Focus: Three key Kings College London studies find notable benefits from almond snacking

A series of research studies led by researchers King’s College London suggests that snacking on almonds not only improves LDL cholesterol levels but may also improve vascular health – and is associated with a better diet quality, lower BMI and waist circumference, which has been welcomed by the key US-based industry body, the Almond Board of California

Major findings from the first study found that snacking on almonds – which have become increasingly used within chocolate confectionery, improved endothelial function by a measure called flow mediated dilation (FMD), which is a key indicator of vascular health.

Co-leader of the study, Dr. Wendy Hall, comments: “This study shows that eating almonds in place of the typical snacks that many of us consume (such as crisps, biscuits and pastries) is beneficial for our heart health by reducing levels of bad LDL-cholesterol and improving the health of our arteries. Based on existing data on risk of cardiovascular disease, we predict that replacing typical snacks with almonds in the long term would result in a 30% reduction in the adjusted relative risk of a cardiovascular event.”

Adjusted relative risk is the probability of an event happening to a person compared to another person who does not take a step towards disease prevention, such as making a diet change.

Furthermore, the second study found that almond consumers in the UK have lower waist circumference and lower BMI – both modifiable risk factors for cardiovascular disease – and have better diet quality, compared with people who do not consume almonds.

There were no differences between almond consumers and non-consumers with regards to other CVD risk factors. The almond eaters ate on average 5g/day of almonds, which is lower than the daily recommended serving of 30g. Previous research found there is a dose response with almonds, suggesting a greater benefit to cholesterol levels could be achieved when consuming a higher quantity of almonds, closer to the daily recommended serving.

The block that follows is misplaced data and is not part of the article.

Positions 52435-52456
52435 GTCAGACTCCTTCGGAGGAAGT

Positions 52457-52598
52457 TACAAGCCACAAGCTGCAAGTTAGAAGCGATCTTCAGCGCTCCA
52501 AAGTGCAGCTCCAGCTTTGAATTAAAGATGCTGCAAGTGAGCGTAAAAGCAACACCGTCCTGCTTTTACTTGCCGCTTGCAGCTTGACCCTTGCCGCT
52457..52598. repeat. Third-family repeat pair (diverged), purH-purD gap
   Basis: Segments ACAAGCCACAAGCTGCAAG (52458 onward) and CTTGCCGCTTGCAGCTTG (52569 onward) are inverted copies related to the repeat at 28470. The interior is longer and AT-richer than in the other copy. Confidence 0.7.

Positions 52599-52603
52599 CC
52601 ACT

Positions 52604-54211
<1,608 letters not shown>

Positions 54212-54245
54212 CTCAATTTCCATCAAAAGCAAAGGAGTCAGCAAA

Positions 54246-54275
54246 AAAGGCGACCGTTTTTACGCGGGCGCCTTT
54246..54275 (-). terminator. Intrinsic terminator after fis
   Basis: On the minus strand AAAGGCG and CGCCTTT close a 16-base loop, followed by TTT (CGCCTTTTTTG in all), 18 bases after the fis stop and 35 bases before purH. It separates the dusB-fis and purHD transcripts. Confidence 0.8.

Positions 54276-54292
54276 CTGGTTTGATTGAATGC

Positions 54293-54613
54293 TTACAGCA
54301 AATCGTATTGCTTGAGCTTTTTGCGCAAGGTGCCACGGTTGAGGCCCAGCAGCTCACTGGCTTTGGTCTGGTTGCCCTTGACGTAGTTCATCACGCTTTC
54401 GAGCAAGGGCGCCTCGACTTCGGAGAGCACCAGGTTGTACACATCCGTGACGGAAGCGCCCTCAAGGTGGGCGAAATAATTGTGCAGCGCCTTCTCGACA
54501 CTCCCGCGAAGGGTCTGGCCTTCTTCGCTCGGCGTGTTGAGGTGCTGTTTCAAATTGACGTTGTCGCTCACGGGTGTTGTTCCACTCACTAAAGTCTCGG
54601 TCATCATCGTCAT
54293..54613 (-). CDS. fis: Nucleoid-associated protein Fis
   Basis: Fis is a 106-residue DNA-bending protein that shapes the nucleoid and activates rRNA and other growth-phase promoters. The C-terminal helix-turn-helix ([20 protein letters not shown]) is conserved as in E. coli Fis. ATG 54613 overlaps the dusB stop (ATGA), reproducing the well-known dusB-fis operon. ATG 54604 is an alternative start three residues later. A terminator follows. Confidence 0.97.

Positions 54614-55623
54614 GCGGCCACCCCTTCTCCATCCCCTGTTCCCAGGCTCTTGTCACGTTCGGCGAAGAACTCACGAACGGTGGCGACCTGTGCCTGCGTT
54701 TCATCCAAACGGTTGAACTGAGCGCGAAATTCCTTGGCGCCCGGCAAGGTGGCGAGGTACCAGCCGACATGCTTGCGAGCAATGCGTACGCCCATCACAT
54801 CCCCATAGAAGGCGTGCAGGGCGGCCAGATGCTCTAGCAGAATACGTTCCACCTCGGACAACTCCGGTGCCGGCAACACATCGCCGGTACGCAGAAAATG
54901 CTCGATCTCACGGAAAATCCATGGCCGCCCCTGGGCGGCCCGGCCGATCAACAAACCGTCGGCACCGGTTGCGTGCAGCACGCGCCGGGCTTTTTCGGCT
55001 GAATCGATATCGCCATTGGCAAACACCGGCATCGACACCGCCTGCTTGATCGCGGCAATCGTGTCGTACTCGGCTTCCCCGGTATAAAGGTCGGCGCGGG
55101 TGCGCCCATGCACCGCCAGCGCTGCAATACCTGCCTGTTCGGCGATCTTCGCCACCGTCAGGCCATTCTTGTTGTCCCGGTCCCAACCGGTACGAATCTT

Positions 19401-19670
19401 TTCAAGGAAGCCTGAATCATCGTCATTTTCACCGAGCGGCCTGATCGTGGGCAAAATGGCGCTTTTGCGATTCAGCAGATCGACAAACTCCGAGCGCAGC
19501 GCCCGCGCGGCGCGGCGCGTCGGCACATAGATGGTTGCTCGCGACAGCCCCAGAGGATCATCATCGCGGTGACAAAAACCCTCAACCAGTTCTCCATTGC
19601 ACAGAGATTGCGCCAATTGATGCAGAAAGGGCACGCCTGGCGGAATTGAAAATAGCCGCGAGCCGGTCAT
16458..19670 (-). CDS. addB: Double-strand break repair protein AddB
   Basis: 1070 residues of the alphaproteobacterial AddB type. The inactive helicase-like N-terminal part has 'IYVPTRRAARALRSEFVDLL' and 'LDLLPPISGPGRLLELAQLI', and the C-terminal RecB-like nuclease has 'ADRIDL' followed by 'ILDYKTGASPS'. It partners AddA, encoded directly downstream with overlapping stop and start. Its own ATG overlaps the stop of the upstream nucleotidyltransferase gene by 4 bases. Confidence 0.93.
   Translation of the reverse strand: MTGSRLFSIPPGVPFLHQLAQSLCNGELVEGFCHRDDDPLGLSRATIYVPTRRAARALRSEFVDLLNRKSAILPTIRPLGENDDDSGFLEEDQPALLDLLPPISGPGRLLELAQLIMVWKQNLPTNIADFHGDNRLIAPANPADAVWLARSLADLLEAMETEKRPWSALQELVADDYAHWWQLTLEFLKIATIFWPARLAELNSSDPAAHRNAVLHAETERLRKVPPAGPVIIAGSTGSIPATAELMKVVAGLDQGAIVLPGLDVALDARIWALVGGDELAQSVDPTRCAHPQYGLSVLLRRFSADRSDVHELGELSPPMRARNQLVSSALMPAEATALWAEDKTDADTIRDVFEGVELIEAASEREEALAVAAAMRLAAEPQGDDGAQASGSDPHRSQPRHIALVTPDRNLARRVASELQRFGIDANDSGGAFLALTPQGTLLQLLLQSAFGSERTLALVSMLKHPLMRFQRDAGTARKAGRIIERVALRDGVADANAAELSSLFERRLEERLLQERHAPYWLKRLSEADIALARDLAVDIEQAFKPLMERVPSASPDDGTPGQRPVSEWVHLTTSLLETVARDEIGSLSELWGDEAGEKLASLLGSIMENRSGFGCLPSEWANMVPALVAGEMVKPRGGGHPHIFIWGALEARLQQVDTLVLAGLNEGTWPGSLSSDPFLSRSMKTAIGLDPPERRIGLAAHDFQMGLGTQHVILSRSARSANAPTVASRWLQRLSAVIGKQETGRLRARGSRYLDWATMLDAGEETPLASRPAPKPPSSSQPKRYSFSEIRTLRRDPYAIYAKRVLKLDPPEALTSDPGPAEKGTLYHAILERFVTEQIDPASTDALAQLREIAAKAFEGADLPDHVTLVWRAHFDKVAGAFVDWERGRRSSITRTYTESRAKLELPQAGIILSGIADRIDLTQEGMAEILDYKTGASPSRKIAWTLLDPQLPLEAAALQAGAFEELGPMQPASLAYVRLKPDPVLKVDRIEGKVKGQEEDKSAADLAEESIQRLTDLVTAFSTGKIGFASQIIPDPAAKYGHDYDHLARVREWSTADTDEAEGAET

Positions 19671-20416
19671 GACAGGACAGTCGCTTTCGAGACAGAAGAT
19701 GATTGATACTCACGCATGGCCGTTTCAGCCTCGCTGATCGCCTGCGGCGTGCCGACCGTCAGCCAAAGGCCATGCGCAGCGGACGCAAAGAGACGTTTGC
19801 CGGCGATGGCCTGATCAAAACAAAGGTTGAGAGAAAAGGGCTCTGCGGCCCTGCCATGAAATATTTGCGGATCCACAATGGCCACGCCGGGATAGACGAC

The almond eaters had higher reported intakes of protein, total fat, monounsaturated, omega-3 and omega-6 fats, fibre, folate, vitamin C, vitamin E, potassium, magnesium, phosphorus and iron. Further, they had lower intakes of trans-fatty acids, total carbohydrate, sugar and sodium. The findings suggest that UK adults with healthier dietary patterns are more likely to eat almonds.

Finally, a third study conducted by researchers at King’s College London measured heart rate variability (HRV), which is an important indicator of the cardiovascular system’s response to stress and it is thought that lifestyle factors including physical activity and diet might impact HRV.

Study participants underwent a mental stress challenge and saw improved measures of HRV in those participants eating almonds, instead of typical British snacks, over a six-week period.

Stress not only impacts us mentally, but also physically, with many people experiencing stress all over their body. The study investigated the impact that mental stress has on the body, discovering that the stress-induced impact on heart rate variability, was lessened on those tested who ate almonds as a snack.

Dr. Wendy Hall, PhD, co-principal investigator comments: “It is useful to think of having a higher HRV as the heart being able to switch gears faster in response to demands on the body, which means more cardiac resilience and flexibility during periods of stress. In the long term, this is beneficial for cardiovascular health.”

Pandemic trends

As Lu Ann Williams, Director of Innovation at Innova Market Insights, commented, she believed that the uncertainties surrounding events this year had placed an increasing focus on personal wellbeing.

She said: “Consumers have been increasingly health conscious in recent years, and the health pandemic this year has placed even more importance on staying healthy. Consumers want to look after their heart and respiratory systems and are willing to reflect that in their food choices. New research can help manufacturers and consumers alike to make informed choices and developers can be confident that the ingredients they formulate with can have a positive impact on consumers’ lives.”



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